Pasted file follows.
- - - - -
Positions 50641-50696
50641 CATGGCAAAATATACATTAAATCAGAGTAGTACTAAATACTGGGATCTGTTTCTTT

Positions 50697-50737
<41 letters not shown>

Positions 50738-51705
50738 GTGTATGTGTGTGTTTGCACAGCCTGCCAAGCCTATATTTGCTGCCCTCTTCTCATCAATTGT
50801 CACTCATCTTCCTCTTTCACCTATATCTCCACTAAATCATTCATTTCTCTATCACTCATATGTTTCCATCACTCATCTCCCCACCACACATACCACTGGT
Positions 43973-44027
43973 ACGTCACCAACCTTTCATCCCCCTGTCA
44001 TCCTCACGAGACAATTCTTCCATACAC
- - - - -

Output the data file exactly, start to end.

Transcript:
Positions 50641-50696
50641 CATGGCAAAATATACATTAAATCAGAGTAGTACTAAATACTGGGATCTGTTTCTTT

Positions 50697-50737
<41 letters not shown>

Positions 50738-51705
50738 GTGTATGTGTGTGTTTGCACAGCCTGCCAAGCCTATATTTGCTGCCCTCTTCTCATCAATTGT
50801 CACTCATCTTCCTCTTTCACCTATATCTCCACTAAATCATTCATTTCTCTATCACTCATATGTTTCCATCACTCATCTCCCCACCACACATACCACTGGT
Positions 43973-44027
43973 ACGTCACCAACCTTTCATCCCCCTGTCA
44001 TCCTCACGAGACAATTCTTCCATACAC